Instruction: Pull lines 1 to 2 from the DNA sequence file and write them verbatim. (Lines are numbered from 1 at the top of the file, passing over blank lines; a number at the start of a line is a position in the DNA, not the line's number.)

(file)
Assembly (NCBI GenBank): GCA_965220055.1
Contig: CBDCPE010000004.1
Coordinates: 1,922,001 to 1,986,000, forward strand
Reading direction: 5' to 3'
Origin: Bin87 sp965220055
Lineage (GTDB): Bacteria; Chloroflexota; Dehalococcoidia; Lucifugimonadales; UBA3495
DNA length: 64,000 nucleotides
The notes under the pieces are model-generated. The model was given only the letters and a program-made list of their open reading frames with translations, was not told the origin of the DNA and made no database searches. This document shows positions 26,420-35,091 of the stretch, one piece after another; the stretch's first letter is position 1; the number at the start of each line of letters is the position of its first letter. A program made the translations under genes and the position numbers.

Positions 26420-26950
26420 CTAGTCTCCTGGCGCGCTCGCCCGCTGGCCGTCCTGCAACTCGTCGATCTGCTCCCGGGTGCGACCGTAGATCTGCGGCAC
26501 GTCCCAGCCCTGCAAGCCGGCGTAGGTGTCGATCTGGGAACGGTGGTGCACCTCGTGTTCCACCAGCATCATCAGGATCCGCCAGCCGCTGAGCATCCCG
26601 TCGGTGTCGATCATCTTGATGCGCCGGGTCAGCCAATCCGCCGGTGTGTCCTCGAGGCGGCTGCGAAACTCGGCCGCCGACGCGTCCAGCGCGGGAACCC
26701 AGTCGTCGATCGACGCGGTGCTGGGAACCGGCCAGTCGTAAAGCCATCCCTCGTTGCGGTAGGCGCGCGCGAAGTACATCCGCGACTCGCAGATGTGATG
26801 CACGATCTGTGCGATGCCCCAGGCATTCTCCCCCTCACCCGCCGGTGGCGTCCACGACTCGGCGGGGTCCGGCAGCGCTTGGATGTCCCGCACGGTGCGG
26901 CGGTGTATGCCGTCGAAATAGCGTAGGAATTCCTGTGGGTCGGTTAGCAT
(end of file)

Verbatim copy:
Assembly (NCBI GenBank): GCA_965220055.1
Contig: CBDCPE010000004.1